A judge has convicted controversial horse racing figure Stephen Mahon of assaulting a farmer with a horse whip.
At Gort District Court on Thursday, Judge Mary Larkin convicted the former horse trainer of the assault causing harm to farmer John Hughes on a Co Galway boreen in October 2020.
Judge Larkin also convicted Mr Mahon of producing a horse whip in the course of a dispute which was capable of inflicting serious injury and likely to intimidate another on October 13, 2020, at the same location at Newtown, Kilcolgan, Co Galway.
That charge is contrary to Section 11 of the Firearms and Offensive Weapons Act.
The court was told there was “bad blood’ between 53-year-old father of two Mr Mahon and Mr Hughes arising from a 2014 incident involving the two.
In June of last year, Mr Mahon, formerly of The Ranch, Kilcolgan, Co Galway, but now living in Co Meath, was given the longest ban at four years ever handed out to a trainer in Ireland for breach of animal welfare rules.
The Irish Horseracing Regulatory Board ban was reduced by six months on appeal in September of last year.
In the case before Gort District Court, Mr Hughes told the court that on October 13, 2020, on his way back from herding cattle, Mr Mahon passed him on a horse on a boreen.
Mr Hughes said: “Mr Mahon went on six or seven yards and said what the f**k are you laughing at. He got down off his horse and asked what are you smiling at.
“He then left fly and hit me with the whip on the left hand side of the face just under my eye.”
Mr Hughes said the whip was 18in long and Mr Mahon hit him with the ball end of the whip. The whip with the red ball top was produced as a Garda exhibit in court.
He said Mr Mahon “then swung a second time. I put my hand up to protect myself and he got me on the knuckle and the left hand side of the face.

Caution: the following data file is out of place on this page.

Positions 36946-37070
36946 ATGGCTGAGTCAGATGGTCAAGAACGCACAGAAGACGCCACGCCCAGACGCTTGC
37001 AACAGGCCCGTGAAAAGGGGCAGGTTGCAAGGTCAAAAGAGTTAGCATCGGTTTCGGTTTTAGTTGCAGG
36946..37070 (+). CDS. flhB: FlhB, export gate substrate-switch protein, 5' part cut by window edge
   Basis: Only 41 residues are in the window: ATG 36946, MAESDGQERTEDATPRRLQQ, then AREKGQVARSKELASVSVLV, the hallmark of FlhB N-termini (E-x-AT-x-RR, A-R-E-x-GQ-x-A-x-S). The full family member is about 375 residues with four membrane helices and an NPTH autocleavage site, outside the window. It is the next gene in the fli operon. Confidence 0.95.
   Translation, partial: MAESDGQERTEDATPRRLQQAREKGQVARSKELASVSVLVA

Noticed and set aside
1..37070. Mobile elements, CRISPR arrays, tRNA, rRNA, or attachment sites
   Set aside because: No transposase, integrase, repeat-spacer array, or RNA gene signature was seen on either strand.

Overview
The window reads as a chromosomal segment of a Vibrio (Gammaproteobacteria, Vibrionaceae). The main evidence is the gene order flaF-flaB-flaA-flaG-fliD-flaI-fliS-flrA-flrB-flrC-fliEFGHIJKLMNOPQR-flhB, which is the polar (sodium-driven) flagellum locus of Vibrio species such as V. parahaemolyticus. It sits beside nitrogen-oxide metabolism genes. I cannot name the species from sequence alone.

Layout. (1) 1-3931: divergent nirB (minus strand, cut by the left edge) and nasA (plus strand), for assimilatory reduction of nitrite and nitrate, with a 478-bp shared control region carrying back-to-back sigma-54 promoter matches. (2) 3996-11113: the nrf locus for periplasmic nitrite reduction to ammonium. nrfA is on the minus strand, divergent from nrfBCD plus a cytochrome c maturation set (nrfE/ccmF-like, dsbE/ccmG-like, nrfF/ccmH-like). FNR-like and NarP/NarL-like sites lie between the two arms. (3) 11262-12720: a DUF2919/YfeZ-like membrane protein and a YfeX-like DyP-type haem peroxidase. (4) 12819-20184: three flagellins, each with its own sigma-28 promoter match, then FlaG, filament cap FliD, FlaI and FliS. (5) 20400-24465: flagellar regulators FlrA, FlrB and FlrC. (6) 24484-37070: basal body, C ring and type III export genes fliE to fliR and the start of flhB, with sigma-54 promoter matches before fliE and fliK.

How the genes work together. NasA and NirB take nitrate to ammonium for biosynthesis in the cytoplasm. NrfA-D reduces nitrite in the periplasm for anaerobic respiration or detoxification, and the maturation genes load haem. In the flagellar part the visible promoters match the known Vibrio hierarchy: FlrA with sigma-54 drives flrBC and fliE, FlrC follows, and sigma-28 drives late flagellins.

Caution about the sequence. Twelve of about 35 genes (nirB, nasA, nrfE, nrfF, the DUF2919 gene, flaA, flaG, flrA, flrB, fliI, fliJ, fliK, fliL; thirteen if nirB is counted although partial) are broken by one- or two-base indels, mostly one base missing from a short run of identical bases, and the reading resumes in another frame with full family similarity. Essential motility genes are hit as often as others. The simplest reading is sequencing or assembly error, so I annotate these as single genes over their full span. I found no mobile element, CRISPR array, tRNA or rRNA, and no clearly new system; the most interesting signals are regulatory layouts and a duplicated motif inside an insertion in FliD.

“I then rushed him. My eye was weeping like hell at this stage. I pushed him against the gate and in doing so knocked a couple of stones off a pillar.”
The complainant said “there was a bit of a struggle” and Mr Mahon got free and kicked out at him twice.
Mr Hughes said he had been left with a scar from a whip blow and pointed out the scar on his face to Judge Larkin.
He said he had not spoken to Mr Mahon since 2014 and agreed there was “bad blood” between himself and Mr Mahon.
Mr Mahon denied he assaulted Mr Hughes and in evidence alleged Mr Hughes threw two rocks at him at the location.
In finding Mr Mahon guilty of the two offences, Judge Larkin said it was not a case of one man’s word against another.
“There is also the evidence of the injuries to Mr Hughes. They were viewed by Garda Phil O’Donoghue on the day and they are consistent with Mr Hughes’s evidence,” the judge said.
“I am satisfied that the incident did take place as described by Mr Hughes. I found him to be a credible witness and I found Mr Mahon to be vague and possibly inventive in relation to what he said about the incident.”
Counsel for Mr Mahon, Ernest White BL, told Judge Larkin that Mr Mahon “is an ex horse trainer as you may well know. He has lost his licence and he tells me his life has been turned upside down over the past year with the loss of his licence and his livelihood.”
Mr White said Mr Mahon has two young children and has moved back to Meath, where he is trying to get some work in the horse business.
Inspector Brian Boland of Loughrea Garda Station told the court Mr Mahon has 14 previous convictions but none relate to assault or public order. Insp Boland said six relate to the Control of Dogs Act, with the remainder relating to road traffic matters.
Mr White said that there has been no further incidents between the two men since October 2020.
Judge Larkin said she would adjourn sentencing to allow Mr Hughes provide a victim impact statement to court.
“I would be interested to know what the views of the injured party are and does he believe that this is all water under the bridge,” she said.
Judge Larkin adjourned the case to October 27 for sentence.